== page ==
Level: All

Session #L04
Teachers' Institute on Canadian Parliamentary Democracy
Luella Stephens, secondary teacher-librarian, River East Transcona S.D. & the Honourable Senator Maria Chaput, first female Franco-Manitoban Senator
The Library of Parliament annually hosts an intensive six-day professional development opportunity for 70 teachers from all across Canada.  The purpose is to give teachers: direct access to parliamentarians, provide an insider's view on how parliament works, and to network and discuss with other teachers how to involve youth in the democratic process.  This programme is open to Grade 4 to Senior 4 teachers of Social Studies, Law, Canadian History, Native Studies, and teacher-librarians. Luella will share her experience as a participant, including the lesson plans they created for the website. T
he Honourable Senator Maria Chaput will speak about her experience as a senator.
Level: All

Session #L05
Canadian School Libraries and Teacher-Librarians:  Results from the 2003/04 Information and Communication
Technologies in Schools Survey
Presenter: Marlene Asselin, Associate Professor, Faculty of Education, Dept. of Language and Literacy, University of British Columbia & Past President of CASL (Canadian Association of School Libraries)
This session will present a pan-Canadian portrait of school libraries.  Selected  major  findings  from  a  study  conducted  by Statistics Canada will be reported; specifically pertaining to:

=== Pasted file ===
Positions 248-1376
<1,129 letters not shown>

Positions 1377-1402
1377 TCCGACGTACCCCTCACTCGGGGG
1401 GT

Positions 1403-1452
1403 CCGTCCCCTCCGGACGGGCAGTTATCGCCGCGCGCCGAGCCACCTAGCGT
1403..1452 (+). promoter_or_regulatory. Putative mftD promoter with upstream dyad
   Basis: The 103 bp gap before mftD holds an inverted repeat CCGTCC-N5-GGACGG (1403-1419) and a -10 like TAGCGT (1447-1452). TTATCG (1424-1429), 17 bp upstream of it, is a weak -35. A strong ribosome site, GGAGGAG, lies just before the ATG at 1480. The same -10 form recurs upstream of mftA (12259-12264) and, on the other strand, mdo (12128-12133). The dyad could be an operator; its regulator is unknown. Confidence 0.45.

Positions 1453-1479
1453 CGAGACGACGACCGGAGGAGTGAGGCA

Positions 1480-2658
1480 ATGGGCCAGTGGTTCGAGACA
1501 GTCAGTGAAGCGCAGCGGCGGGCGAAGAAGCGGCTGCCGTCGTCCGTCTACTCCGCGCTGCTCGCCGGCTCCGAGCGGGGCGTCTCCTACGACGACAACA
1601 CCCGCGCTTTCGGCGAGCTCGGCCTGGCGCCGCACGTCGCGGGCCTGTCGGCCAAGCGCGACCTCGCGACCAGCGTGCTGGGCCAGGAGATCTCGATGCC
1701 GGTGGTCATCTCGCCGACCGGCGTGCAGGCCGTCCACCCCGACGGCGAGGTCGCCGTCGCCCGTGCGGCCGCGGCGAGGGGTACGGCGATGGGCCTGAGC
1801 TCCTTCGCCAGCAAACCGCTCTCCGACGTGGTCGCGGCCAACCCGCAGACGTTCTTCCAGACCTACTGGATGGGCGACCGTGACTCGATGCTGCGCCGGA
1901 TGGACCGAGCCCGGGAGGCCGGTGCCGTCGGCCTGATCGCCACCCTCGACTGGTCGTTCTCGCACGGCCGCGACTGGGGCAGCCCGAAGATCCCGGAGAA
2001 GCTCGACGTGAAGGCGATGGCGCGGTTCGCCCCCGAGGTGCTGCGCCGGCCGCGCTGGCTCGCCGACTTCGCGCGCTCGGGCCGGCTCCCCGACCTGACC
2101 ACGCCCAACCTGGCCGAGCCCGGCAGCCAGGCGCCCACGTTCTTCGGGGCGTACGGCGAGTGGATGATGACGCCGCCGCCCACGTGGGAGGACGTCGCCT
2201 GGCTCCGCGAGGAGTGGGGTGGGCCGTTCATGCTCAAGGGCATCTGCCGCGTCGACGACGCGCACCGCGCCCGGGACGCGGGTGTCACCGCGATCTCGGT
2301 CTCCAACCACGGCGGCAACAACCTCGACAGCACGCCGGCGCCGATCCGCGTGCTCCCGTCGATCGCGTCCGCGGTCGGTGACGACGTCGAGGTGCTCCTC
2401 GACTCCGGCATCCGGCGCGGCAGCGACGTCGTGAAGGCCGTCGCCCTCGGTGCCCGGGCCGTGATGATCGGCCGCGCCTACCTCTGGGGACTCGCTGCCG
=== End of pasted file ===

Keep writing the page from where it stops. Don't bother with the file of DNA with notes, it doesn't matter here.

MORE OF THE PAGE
a) presence of a school library; 
b) presence of a teacher-librarian and other staff; 
c) library funding; 
d) linking other measures to presence of teacher-librarians and library funding;
e) presence of teacher-librarians and library funding and
links to incorporation of ICT into teaching practices;
f) location of computers in the school; 
g) school websites.  
Discussion will focus on implications of these findings for national and provincial advocacy initiatives.
Level: All

Session #L06
More than just making movies: Video production in the classroom can teach critical analysis skills
Presenter:  Nicole Matiation, Artistic/Executive Director, Freeze Frame
Description: Through a series of screening exercises as well as carrying out mini-video projects, students can develop their analytical skills with regard to films, videos, and television programs. In understanding the production process, the student is better armed not only to express themselves through video projects, but also to understand and appreciate more fully various types of production.
Middle, Senior

Session #L07
Making Meaning with Non-fiction Texts: Strategies for Reading and Writing
Presenter:  Susan Leppington,
Libraries & Learning Consultant, co-author of Canada & Its Trading Partners